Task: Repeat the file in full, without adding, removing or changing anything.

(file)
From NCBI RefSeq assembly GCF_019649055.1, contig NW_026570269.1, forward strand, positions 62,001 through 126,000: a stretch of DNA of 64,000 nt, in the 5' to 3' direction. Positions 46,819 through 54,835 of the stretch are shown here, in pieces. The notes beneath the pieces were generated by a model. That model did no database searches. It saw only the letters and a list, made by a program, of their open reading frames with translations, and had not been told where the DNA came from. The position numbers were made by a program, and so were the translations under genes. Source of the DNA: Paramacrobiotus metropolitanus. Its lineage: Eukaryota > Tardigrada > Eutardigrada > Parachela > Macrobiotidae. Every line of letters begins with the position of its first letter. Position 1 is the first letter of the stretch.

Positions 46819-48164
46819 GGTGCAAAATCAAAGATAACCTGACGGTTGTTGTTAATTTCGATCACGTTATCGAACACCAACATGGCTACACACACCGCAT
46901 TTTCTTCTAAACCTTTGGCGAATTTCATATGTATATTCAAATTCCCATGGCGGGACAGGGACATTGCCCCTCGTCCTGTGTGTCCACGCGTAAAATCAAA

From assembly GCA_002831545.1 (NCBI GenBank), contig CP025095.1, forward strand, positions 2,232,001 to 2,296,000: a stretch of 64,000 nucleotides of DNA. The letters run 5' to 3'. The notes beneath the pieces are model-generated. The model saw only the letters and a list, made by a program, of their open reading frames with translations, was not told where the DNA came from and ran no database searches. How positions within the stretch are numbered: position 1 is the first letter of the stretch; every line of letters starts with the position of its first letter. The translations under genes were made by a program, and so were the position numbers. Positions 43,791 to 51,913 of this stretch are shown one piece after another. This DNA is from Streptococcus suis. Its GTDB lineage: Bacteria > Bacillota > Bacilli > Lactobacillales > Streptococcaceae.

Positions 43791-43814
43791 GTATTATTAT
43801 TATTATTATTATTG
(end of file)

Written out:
From NCBI RefSeq assembly GCF_019649055.1, contig NW_026570269.1, forward strand, positions 62,001 through 126,000: a stretch of DNA of 64,000 nt, in the 5' to 3' direction. Positions 46,819 through 54,835 of the stretch are shown here, in pieces. The notes beneath the pieces were generated by a model. That model did no database searches. It saw only the letters and a list, made by a program, of their open reading frames with translations, and had not been told where the DNA came from. The position numbers were made by a program, and so were the translations under genes. Source of the DNA: Paramacrobiotus metropolitanus. Its lineage: Eukaryota > Tardigrada > Eutardigrada > Parachela > Macrobiotidae. Every line of letters begins with the position of its first letter. Position 1 is the first letter of the stretch.

Positions 46819-48164
46819 GGTGCAAAATCAAAGATAACCTGACGGTTGTTGTTAATTTCGATCACGTTATCGAACACCAACATGGCTACACACACCGCAT
46901 TTTCTTCTAAACCTTTGGCGAATTTCATATGTATATTCAAATTCCCATGGCGGGACAGGGACATTGCCCCTCGTCCTGTGTGTCCACGCGTAAAATCAAA

From assembly GCA_002831545.1 (NCBI GenBank), contig CP025095.1, forward strand, positions 2,232,001 to 2,296,000: a stretch of 64,000 nucleotides of DNA. The letters run 5' to 3'. The notes beneath the pieces are model-generated. The model saw only the letters and a list, made by a program, of their open reading frames with translations, was not told where the DNA came from and ran no database searches. How positions within the stretch are numbered: position 1 is the first letter of the stretch; every line of letters starts with the position of its first letter. The translations under genes were made by a program, and so were the position numbers. Positions 43,791 to 51,913 of this stretch are shown one piece after another. This DNA is from Streptococcus suis. Its GTDB lineage: Bacteria > Bacillota > Bacilli > Lactobacillales > Streptococcaceae.

Positions 43791-43814
43791 GTATTATTAT
43801 TATTATTATTATTG